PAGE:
As the world edges back toward some semblance of normal life, many report challenges like Pietrasz’s playing out in their own lives. The time at home – lockdown, dread, fear, isolation – has changed them and made existing worries worse or created new ones entirely.
“It’s been a mix of reactions,” says Amy Cirbus, Director of Clinical Content at Talkspace, an online mental health group with nearly 50,000 current clients. “Some people are very relieved about going back to normal. Others are struggling. Many people are experiencing spikes in anxiety as they feel they aren’t ready for re-entry.”
While some felt restricted by the confinement of home, others found safety, comfort and even enjoyment there, internalizing the isolation into what some psychiatrists consider a dysfunctional baseline of behavior.
Like many others, Pietrasz said his anxiety is largely unrelated to catching COVID and more about social interactions. Psychologists say fears about leaving home have little to do with reasonable concerns about spreading the virus and sometimes can’t be pinpointed or aren’t based in reality.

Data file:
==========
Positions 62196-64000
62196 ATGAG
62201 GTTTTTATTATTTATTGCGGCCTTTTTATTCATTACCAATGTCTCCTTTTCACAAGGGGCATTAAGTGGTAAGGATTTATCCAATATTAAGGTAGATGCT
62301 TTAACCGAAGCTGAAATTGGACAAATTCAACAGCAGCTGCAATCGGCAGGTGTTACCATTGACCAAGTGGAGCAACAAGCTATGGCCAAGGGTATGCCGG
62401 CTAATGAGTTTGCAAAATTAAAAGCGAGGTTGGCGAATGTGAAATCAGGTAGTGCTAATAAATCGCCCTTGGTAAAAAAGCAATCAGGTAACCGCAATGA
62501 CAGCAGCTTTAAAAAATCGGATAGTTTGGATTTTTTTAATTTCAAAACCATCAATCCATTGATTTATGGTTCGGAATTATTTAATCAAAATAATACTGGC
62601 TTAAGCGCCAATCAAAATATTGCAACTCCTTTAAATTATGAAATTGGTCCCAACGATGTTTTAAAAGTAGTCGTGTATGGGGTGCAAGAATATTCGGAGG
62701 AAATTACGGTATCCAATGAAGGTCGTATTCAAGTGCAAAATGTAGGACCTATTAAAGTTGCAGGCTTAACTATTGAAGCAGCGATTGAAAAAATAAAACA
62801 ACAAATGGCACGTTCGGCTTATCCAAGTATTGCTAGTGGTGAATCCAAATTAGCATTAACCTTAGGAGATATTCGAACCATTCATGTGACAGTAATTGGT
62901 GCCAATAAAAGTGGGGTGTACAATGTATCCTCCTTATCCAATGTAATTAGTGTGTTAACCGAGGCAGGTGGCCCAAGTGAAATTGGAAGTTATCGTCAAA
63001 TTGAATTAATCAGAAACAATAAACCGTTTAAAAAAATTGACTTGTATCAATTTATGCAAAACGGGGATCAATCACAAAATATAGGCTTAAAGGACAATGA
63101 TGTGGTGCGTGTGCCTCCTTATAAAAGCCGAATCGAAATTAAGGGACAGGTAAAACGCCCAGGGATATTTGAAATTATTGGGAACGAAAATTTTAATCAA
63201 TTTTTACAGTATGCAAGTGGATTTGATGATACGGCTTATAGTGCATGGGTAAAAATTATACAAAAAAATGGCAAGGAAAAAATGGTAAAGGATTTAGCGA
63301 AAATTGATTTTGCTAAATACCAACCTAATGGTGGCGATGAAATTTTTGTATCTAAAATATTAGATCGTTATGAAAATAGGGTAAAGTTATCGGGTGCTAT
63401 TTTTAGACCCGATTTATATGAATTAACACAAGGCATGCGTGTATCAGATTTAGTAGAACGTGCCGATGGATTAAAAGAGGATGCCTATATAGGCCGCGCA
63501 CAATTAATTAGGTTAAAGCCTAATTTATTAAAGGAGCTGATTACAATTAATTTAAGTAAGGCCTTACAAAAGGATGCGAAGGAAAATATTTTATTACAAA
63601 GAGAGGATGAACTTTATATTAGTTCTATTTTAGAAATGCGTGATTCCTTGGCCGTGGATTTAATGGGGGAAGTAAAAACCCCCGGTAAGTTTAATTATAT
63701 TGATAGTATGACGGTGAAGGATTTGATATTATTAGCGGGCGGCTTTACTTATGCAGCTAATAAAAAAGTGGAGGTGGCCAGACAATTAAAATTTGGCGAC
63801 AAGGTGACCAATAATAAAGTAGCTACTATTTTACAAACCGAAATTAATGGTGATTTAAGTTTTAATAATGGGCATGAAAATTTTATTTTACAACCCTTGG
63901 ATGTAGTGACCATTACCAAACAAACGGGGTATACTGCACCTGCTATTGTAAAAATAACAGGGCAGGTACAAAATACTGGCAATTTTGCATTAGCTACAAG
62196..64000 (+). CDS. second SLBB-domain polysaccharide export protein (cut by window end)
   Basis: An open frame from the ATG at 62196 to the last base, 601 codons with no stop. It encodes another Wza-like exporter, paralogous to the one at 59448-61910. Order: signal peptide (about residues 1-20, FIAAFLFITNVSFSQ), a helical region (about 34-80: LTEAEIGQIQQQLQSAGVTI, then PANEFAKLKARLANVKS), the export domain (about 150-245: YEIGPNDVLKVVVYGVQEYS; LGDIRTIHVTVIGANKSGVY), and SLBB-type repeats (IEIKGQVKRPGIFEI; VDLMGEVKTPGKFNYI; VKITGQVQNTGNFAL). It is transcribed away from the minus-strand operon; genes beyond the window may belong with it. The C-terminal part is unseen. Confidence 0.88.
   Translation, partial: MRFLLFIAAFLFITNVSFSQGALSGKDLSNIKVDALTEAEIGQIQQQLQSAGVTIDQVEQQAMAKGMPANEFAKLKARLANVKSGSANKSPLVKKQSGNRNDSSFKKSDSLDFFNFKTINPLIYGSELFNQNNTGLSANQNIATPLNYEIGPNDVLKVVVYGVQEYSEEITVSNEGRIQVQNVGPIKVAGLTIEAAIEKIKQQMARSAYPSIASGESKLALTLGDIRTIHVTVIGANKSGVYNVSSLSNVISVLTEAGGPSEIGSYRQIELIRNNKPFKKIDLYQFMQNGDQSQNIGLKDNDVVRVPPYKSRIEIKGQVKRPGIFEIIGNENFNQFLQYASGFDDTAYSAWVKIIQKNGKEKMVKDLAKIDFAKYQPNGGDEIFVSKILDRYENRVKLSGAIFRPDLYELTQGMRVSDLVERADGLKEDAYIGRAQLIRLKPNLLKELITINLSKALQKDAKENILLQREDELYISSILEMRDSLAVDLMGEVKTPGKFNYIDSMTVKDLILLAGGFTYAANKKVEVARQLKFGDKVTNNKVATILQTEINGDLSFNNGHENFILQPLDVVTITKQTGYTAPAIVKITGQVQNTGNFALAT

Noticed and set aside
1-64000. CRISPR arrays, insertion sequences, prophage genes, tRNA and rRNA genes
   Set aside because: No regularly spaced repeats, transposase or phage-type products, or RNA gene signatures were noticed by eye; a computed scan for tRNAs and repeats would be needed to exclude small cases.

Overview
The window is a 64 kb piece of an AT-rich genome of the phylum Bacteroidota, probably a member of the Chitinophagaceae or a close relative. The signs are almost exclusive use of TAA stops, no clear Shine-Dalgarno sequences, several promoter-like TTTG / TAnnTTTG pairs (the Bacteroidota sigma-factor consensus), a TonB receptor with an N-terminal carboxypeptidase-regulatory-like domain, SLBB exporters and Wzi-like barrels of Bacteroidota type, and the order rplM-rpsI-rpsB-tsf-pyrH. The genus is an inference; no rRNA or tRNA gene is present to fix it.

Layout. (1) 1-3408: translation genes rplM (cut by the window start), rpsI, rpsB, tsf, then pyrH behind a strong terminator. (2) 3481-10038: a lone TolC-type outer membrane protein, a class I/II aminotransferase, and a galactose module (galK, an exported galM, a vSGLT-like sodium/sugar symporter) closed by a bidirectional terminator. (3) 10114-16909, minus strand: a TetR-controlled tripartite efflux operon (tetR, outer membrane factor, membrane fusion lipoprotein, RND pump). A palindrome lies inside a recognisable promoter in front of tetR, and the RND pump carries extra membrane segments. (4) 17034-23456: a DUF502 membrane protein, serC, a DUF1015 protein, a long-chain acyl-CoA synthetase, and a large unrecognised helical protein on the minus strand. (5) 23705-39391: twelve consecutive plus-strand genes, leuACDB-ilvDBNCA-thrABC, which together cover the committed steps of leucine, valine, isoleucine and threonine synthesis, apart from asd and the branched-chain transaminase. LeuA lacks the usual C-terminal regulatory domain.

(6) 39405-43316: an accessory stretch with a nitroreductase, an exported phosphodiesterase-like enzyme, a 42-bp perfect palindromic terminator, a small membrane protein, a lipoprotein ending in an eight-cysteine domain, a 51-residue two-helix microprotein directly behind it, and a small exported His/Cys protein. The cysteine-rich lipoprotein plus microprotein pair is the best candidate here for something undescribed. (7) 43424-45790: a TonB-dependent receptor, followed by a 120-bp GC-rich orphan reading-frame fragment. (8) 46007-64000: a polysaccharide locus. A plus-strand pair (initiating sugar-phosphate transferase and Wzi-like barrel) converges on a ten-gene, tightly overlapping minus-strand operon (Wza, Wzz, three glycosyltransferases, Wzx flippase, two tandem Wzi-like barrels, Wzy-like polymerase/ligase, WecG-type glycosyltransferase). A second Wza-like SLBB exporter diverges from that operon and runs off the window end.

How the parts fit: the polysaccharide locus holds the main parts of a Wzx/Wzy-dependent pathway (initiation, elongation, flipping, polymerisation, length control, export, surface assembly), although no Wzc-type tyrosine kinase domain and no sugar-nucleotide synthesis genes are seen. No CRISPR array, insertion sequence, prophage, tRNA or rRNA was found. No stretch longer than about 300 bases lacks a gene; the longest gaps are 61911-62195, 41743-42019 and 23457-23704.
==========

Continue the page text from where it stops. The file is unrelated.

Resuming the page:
In some cases, psychologists say the manifestation is subtle, like someone who begins making repeated excuses to avoid meeting up with friends, even within a safe, socially distanced setting or if they’ve been vaccinated. But some cases are more extreme, says Dr. Arthur Bregman, a psychiatrist who noticed this phenomenon in his Miami practice and dubbed it “cave syndrome.”